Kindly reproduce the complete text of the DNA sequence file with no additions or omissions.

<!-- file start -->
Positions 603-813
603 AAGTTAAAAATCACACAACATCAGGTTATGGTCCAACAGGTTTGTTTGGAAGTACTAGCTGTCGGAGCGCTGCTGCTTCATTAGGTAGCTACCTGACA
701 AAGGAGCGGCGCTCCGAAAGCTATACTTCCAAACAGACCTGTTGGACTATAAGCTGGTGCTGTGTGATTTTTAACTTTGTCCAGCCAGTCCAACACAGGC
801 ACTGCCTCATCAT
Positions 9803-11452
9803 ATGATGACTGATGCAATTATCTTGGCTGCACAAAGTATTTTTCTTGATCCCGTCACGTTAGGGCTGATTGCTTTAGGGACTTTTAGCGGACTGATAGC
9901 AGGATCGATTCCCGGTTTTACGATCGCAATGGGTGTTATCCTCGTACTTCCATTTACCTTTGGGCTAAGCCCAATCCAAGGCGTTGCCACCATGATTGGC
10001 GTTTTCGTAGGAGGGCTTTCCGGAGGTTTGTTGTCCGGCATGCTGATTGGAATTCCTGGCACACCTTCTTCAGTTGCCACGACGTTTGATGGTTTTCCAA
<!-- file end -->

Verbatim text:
Positions 603-813
603 AAGTTAAAAATCACACAACATCAGGTTATGGTCCAACAGGTTTGTTTGGAAGTACTAGCTGTCGGAGCGCTGCTGCTTCATTAGGTAGCTACCTGACA
701 AAGGAGCGGCGCTCCGAAAGCTATACTTCCAAACAGACCTGTTGGACTATAAGCTGGTGCTGTGTGATTTTTAACTTTGTCCAGCCAGTCCAACACAGGC
801 ACTGCCTCATCAT
Positions 9803-11452
9803 ATGATGACTGATGCAATTATCTTGGCTGCACAAAGTATTTTTCTTGATCCCGTCACGTTAGGGCTGATTGCTTTAGGGACTTTTAGCGGACTGATAGC
9901 AGGATCGATTCCCGGTTTTACGATCGCAATGGGTGTTATCCTCGTACTTCCATTTACCTTTGGGCTAAGCCCAATCCAAGGCGTTGCCACCATGATTGGC
10001 GTTTTCGTAGGAGGGCTTTCCGGAGGTTTGTTGTCCGGCATGCTGATTGGAATTCCTGGCACACCTTCTTCAGTTGCCACGACGTTTGATGGTTTTCCAA